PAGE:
Tuesdays with Morrie: an old man, a young man and life’s greatest lesson

Excerpt: The last class of my old professor’s life took place once a week in his house, by a window in the study where he could watch a small hibiscus plant shed its pink leaves. The class met on Tuesdays. It began after breakfast. The subject was The Meaning of Life. It was taught from experience.

No grades were given, but there were oral exams each week. You were expected to respond to questions, and you were expected to pose questions of your own. You were also required to perform physical tasks now and then, such as lifting the professor’s head to a comfortable spot on the pillow or placing his glasses on the bridge of his nose. Kissing him good-bye earned you extra credit.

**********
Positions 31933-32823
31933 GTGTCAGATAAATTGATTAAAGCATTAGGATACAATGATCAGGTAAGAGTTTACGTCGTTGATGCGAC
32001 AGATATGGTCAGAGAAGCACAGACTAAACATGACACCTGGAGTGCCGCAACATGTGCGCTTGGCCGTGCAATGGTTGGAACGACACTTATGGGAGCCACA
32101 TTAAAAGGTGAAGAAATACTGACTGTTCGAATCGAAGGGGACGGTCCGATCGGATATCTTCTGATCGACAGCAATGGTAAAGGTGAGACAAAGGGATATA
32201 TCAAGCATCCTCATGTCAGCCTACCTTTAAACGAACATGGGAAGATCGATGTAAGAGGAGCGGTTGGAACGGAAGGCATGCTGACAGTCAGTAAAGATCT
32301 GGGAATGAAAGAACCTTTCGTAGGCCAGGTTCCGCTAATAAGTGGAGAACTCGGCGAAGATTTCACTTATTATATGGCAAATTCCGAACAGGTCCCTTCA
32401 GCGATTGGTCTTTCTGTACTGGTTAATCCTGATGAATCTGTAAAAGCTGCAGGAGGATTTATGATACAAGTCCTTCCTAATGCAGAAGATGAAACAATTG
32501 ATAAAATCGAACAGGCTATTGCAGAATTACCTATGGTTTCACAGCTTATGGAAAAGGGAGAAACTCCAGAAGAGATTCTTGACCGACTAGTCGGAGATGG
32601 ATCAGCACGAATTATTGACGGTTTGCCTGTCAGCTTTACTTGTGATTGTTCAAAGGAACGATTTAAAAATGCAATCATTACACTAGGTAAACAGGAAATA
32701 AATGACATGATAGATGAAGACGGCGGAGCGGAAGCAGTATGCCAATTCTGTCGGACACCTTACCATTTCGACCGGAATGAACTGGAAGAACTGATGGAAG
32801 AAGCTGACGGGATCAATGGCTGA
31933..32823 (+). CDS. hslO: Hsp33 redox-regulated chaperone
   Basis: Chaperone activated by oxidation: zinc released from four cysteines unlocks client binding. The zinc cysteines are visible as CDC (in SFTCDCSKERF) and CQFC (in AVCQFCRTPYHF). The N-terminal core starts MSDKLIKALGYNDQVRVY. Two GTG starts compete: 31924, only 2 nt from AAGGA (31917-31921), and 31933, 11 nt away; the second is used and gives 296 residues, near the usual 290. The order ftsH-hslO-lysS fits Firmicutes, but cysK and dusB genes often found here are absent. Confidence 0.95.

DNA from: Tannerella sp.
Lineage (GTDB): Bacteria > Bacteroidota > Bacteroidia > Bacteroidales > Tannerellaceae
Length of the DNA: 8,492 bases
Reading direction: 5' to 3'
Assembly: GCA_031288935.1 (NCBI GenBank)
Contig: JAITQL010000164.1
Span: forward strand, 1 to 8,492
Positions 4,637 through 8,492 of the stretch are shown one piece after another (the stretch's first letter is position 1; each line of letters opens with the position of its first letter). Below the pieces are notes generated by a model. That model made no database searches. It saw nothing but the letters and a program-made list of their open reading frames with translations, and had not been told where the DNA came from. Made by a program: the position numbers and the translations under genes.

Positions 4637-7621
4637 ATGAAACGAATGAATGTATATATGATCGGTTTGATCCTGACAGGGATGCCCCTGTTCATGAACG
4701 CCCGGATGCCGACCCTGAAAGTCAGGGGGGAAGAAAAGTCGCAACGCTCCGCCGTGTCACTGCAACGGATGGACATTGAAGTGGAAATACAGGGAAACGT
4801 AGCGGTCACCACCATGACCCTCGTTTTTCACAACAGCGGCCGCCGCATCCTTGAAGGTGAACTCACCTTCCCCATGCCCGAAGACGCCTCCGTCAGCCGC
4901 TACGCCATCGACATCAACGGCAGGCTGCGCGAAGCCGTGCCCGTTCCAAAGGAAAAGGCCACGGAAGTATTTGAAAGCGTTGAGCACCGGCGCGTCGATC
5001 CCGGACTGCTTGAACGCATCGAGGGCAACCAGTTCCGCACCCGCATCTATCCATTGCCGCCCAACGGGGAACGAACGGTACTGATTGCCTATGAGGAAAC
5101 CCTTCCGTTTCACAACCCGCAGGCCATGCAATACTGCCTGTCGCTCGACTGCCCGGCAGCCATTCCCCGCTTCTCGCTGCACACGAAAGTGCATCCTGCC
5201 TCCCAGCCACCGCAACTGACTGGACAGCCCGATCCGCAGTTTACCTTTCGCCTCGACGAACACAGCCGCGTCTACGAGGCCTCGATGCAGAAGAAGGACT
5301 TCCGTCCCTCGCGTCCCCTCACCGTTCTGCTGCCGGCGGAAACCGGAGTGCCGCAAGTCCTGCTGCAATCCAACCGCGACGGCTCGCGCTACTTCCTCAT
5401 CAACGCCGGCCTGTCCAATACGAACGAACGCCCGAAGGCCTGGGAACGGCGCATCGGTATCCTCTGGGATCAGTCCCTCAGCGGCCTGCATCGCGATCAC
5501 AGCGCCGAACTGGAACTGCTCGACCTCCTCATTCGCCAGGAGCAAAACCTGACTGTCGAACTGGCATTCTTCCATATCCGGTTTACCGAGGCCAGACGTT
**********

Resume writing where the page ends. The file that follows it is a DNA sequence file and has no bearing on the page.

No books were required, yet many topics were covered, including love, work, community, family, aging, forgiveness and finally death. The last lecture was brief, only a few words.

A funeral was held in lieu of graduation.

MITCH ALBOM’s first full time newspaper job was as a feature writer and eventual sports columnist for The Fort Lauderdale News and Sun Sentinel in Florida. He moved to Detroit in 1985, where he became a nationally-acclaimed sports journalist at the Detroit Free Press and one of the best-known media figures in that city’s history, working in newspapers, radio and television. He currently hosts a daily talk show on WJR radio (airs Monday through Friday, 5-7 p.m. EST) and appears regularly on ESPN Sports Reporters and SportsCenter.

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